That said, your commenter is absolutely right about the needs for examination of conscience, recollection, and the sacraments.

  6. Eliz

    Yeah. That’s more like it. I thought that previous post on dry spells was beautiful and certainly gave me something to think about, at least in my case, this post nailed it on the head. I have more than once caught myself railing at God that He’s just not there for me, not listening to me, not responding to me and then I realize, um, maybe skipping Mass last week wasn’t such a good idea. Or, how long has it been since I’ve been to confession? Or, perhaps picking a fight with my husband last night wasn’t exactly the Christlike thing to do. Knowing of God’s infinite love sometimes can tempt me to take advantage that it will always be there.

  7. Anonymous

    Once in a similar situation an older, wiser woman shared an analogy which has been very helpful to me.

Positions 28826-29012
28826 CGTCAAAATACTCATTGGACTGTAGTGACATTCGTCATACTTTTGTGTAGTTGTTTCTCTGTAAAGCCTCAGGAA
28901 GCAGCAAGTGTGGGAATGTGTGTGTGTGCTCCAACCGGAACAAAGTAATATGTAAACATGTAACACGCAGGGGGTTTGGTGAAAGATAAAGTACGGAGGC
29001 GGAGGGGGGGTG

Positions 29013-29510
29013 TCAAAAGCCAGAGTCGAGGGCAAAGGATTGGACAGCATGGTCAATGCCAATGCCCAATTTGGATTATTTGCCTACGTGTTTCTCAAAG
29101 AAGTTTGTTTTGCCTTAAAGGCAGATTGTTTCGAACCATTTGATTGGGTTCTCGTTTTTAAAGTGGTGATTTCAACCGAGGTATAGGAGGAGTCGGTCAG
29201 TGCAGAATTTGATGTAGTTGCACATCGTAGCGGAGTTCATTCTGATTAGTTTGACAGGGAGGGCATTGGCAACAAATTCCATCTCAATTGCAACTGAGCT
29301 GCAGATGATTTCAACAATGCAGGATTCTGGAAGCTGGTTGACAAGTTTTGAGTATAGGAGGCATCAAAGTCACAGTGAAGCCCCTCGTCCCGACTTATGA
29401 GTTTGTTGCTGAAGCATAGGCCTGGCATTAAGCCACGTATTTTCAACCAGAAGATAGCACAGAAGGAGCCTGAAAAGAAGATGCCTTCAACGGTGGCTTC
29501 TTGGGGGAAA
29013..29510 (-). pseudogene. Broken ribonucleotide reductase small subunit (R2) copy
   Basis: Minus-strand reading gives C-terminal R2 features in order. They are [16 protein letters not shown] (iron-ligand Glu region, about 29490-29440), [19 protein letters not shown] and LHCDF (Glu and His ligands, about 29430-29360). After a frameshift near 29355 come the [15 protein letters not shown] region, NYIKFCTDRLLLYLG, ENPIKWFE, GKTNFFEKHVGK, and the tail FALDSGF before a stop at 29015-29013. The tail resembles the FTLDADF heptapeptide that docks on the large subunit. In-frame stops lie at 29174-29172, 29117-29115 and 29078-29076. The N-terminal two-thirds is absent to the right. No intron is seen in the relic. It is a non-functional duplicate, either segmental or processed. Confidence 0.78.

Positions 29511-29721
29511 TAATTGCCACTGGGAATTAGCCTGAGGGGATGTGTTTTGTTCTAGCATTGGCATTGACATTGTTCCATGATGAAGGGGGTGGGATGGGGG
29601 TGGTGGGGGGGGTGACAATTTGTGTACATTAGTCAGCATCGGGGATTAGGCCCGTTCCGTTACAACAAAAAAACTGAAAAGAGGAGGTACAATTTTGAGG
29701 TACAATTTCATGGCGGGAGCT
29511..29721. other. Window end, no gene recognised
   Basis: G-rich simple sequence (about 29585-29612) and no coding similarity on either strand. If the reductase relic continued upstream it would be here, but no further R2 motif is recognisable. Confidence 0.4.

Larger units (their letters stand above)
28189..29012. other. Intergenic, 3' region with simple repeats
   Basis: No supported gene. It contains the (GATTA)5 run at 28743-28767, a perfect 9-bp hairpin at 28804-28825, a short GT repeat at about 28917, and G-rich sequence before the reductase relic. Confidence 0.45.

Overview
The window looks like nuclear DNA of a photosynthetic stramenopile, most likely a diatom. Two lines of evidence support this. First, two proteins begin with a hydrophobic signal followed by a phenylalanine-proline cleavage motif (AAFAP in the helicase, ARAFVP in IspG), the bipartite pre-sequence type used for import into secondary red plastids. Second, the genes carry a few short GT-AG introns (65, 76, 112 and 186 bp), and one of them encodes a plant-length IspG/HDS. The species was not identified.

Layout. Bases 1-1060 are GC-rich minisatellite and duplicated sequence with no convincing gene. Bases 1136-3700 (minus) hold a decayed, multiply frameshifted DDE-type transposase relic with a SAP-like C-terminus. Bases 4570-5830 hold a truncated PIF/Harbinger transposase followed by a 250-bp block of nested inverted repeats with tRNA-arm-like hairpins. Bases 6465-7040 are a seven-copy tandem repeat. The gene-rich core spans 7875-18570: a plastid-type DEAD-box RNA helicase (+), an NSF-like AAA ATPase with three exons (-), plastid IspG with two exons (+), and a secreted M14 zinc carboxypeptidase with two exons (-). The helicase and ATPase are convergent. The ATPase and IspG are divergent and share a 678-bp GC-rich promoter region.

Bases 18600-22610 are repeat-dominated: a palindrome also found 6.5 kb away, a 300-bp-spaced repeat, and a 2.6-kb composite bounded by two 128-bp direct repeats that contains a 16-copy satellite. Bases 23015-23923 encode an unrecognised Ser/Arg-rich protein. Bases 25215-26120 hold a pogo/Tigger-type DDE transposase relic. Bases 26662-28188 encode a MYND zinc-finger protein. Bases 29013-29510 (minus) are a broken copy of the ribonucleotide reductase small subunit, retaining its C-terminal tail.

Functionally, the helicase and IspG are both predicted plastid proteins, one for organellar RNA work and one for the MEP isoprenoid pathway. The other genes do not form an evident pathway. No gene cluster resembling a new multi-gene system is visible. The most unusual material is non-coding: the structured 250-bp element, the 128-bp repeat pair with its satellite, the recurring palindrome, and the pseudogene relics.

She said that communicating with God is like tuning into a radio station and sometimes He moves just a little, to cause us to seek Him by adjusting our “dial”. This seeking is often as simple as reading a little more scripture, or sitting in silence… something different. When He “moves” we are forced out of our “normal” and often see Him in a new way. This is a way of gently being shepherded, by the Lover of our Souls.

    I enjoy your blog very much. Thank you.


  8. Jen

    I read something similar to this in Fr. Dubay’s book The Fire Within. He says that even many spiritual directors can make the mistake of the “dark night”, when most likely it is due to a psychological or emotional reason. He lists, too, some of the signs that show a true dark night, and that of an emotional or mental issue. I do, however, that what you posted (or what you posted about what someone emailed you) puts a lot of the responsibility in our hands, and gives us a dose of humility. When you really read what a true dark night of the senses or spirit is, you can see that they don’t match up (our guessings and what a night really is). Okay, it’s late, and I’m starting to not make much sense…and my grammar stinks. 😉

  9. Jane @ What About Mom?

    I think this is a very humble (and right) way to look at this (at least at the beginning of a dry spell).